From coal miner to largest Czech hotelier (Z horníka největším českým hoteliérem)

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Viliam Sivek“I’ve heard talks about having a bourgeois, or at best, a business origin,” says Viliam Sivek. “The truth is that during the first republic my grandfather was the director of the largest sugar refinery in Bohemia, but unfortunately I only remember that as a kid I only had one pair of pants and one pair of shorts. They were both versatile for everyday wear and festive occasions …”

Most people’s lives just pass through in predefined tracks, however, that was not the case with Viliam Sivek. His family saga is very interesting and would serve as enough material for a fairly extensive novel.

“My mother got married in Slovakia and actively participated in the fighting in the Slovak National Uprising. For example, when fighting by Strečno, she transferred prisoners to the ranks of the French partisans. She did so with 250 prisoners. In addition to a number of medals for bravery, she was awarded with one of the highest French medals; the one with a war cross and palm on it.”

The fifties came and along with them the Communists that had a different kind of appreciation for such heroic acts. My mother ended up in a Bolshevik prison and the family in exile in the Sudetenland. Fifteen years old, Viliam ended up as a coal miner, and after a tragic collapse in the mine he transferred to the railways. He could only imagine about getting a higher education. In the sixties his mother was rehabilitated in Prague and met with the French President Francois Miterand. This meeting was in effect organized by comrades and the family curse was even removed. The former shift worker became the director of the cultural house, and later he even became the director of the trade union hotel Pyramid in Prague on Brevnov. After a while, Sivek’s past caught up with him and somebody from the Communist party probably realized that Sivek’s past was not in line with someone that could be trusted with state secrets, and that was the end to the directorship. Viliam Sivek then started remotely studying with Professor Otakar Vavra at AMU productions, but the events of November 1989 (Velvet Revolution) lead him to entrepreneurship. In December 1989 he established the company EuroAgentur and became the founder of today’s biggest hotel chain in the Czech republic, EuroAgentur Hotels & Travel, Inc., and you can learn more about it at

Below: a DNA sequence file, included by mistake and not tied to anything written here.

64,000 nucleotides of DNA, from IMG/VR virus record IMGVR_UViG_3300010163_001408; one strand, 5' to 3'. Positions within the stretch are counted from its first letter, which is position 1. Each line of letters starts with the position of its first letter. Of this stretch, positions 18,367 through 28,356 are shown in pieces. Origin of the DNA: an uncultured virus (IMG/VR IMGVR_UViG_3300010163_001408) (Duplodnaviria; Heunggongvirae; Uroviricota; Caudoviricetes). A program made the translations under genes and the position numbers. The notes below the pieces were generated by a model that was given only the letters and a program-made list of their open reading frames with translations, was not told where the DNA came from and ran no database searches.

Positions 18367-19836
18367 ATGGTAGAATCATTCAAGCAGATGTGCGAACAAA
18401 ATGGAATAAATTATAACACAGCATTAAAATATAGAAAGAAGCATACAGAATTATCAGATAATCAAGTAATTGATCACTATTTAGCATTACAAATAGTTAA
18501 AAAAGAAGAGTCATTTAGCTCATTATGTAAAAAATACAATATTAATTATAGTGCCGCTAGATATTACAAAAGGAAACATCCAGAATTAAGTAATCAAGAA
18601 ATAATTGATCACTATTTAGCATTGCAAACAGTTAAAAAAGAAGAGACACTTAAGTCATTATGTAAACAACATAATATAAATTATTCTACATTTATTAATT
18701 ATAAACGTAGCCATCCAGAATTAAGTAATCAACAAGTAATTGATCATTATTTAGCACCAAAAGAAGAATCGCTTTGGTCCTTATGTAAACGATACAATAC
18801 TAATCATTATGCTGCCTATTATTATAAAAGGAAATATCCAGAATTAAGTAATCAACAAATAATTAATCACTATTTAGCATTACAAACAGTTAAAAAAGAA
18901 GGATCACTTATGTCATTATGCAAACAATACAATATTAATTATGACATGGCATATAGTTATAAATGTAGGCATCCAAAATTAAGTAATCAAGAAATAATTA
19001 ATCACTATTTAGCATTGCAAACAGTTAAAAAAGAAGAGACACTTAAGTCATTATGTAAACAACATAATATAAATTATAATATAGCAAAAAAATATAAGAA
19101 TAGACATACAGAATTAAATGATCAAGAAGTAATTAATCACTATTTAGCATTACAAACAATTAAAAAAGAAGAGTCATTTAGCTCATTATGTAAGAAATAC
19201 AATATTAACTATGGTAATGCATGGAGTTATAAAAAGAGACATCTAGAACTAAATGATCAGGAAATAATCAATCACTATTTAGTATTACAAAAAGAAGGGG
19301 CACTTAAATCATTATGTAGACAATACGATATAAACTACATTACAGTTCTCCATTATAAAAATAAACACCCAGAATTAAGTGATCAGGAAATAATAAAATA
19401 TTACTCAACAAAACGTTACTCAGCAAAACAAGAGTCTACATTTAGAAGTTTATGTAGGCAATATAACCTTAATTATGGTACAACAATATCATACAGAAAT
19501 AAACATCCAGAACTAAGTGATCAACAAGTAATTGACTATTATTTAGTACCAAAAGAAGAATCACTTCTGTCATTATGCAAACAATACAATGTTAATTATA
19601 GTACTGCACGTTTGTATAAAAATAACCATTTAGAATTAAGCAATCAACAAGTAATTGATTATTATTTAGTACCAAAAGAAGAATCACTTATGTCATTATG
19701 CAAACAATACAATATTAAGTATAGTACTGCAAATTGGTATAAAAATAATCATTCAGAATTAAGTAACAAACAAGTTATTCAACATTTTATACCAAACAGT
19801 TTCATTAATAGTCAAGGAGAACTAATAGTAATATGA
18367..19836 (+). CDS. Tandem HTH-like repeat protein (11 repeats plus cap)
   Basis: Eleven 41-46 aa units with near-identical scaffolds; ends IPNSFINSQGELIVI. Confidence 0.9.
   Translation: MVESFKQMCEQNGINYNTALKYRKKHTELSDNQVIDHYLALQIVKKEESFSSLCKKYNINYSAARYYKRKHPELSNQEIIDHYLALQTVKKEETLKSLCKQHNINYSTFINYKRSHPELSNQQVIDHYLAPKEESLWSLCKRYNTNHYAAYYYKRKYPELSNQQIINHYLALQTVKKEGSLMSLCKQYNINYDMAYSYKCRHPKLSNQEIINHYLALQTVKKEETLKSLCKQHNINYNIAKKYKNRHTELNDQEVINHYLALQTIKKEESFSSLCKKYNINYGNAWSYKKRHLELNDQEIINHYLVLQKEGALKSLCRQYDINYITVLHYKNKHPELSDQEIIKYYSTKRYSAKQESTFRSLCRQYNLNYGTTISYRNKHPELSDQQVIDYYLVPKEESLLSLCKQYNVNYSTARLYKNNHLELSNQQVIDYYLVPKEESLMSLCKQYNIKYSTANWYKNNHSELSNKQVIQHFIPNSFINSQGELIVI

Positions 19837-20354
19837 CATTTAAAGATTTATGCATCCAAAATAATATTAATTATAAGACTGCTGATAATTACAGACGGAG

“The main idea twenty years ago was not that difficult,” says Viliam Sivek. “We provided boarding and lodging facilities for clients that we would transport ourselves and provide them with complete service throughout their stay. We did not want to be in any way dependent on other service providers, so we could achieve the lowest prices while providing comfort. Since the establishment of EuroAgentur, it was clear that we need to have our own travel agency, transportation and many other things. “At the outset there was a rental building. This was a hostel that was owned by a company (Energovod) that we reconstructed and established in it’s place hotel Selsky dvur (Rustic Court). So, this is how we started to run our first hotel.

Then came the second hotel, third one and so on… Today, we operate a total of 45 hotels in the Czech Republic serving over 450 thousand clients.”


Crisis is a word repeated several times a day. Is it reflected precisely in the travel industry?
Viliam Sivek a Karel Schwarzenberg“This season has been the worst season for hoteliers throughout the whole time in the business. In the first four months of the year, we had a big decline in foreign clients. The entrepreneurs and traders just stopped traveling to the Czech Republic and organized group tourism was reduced significantly. The Summer Season was somewhat similar and led us to similar average hotel occupancy as the previous year; only one percent lower than in the previous year. In the Prague hotels we even increased our occupancy by four percent. But at the expense of lower profits since we drove occupancy up with big price reductions.”

Do you think that this situation will recover from the current situation? Will the tourism recover in the foreseeable future?